>> Sears Holdings is doing what it can to try and stay alive. The parent company of Sears and Kmart on Tuesday agreed to consider a revised takeover offer from chairman Eddie Lampert. This could prevent the 126-year-old department store operator from slipping into a graveyard that has swallowed up so many other retailers.
Jessica DiNapoli is on the on the story.>> He has offered to buy a large number of the stores, 400 or so, and keep 50,000 people employed. We believe that's the broad of the current deal that's on the table, keeping it from going out of business. Tomorrow, Lampert has to put down a $120 million dollar deposit to secure his bid.
And then on Monday, there will be an auction where Lampert's bid will be tested against other possible offers for the business.>> Before Lampert's new offer, Sears was ready to move forward with plans for a total liquidation auction on Monday. If the deal on the table works out, it could avoid one of the biggest bankruptcies ever to rock the retail world.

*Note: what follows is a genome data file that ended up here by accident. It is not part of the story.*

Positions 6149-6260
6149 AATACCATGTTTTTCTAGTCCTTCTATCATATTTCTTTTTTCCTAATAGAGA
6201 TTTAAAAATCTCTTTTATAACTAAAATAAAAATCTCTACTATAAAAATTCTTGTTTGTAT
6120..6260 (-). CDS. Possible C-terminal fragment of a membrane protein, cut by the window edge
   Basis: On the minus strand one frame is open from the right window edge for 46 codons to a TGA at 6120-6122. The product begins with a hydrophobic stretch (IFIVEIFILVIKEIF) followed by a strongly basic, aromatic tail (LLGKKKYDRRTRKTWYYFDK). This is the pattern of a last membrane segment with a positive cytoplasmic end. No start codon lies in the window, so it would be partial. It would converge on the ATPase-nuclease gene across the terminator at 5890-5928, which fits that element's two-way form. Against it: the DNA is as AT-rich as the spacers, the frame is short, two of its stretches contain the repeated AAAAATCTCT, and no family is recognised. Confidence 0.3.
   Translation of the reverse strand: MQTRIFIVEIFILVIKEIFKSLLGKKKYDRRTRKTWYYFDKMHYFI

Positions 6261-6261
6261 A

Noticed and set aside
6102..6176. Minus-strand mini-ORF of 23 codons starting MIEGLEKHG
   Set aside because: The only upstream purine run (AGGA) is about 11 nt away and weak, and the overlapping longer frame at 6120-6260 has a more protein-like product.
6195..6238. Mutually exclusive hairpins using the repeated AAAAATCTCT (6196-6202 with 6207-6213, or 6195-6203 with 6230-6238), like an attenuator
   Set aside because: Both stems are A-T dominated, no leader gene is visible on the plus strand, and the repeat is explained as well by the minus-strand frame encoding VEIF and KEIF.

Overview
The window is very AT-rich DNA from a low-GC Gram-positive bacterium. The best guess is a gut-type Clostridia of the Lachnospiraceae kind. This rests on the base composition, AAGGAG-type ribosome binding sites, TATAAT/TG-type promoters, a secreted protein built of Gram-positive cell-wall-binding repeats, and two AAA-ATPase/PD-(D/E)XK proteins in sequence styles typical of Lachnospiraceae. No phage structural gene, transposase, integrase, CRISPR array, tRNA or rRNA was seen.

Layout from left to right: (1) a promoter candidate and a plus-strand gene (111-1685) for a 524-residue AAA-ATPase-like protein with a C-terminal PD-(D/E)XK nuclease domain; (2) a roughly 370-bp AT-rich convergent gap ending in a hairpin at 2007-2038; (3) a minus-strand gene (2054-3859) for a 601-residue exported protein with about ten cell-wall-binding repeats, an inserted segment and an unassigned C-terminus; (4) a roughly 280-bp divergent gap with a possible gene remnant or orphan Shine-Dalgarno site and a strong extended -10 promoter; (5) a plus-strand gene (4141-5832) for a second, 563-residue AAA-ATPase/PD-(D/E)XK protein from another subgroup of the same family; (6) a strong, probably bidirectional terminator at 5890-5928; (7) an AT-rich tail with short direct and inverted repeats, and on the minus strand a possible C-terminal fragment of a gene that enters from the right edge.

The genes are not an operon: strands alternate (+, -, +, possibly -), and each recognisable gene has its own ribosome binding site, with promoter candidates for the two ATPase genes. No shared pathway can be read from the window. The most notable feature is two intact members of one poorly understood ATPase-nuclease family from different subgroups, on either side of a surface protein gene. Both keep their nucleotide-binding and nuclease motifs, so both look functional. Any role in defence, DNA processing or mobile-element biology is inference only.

>> A couple of retailers have gone out of business completely. Toys R' Us did that, department store chain Bon-Ton has done that, and a bunch of other smaller retailers have done that. What Sears is trying to do is stay in business, under a new owner>> But turning around the former iconic brand won't be easy.
Sears and Kmart have suffered a decade of falling sales, hundreds of store closings, and years of deal-making under the tenure of Lampert, and improvement is nowhere in sight. Like others in the retail world, Sears has taken a hit as the cutthroat world of discounting, led by Walmart and Target, have given shoppers new options.
But the biggest blow has comes from online shopping. And a sign of the times, as Sears struggles on life support, Amazon has vaulted to become America's most valuable company on the stock market.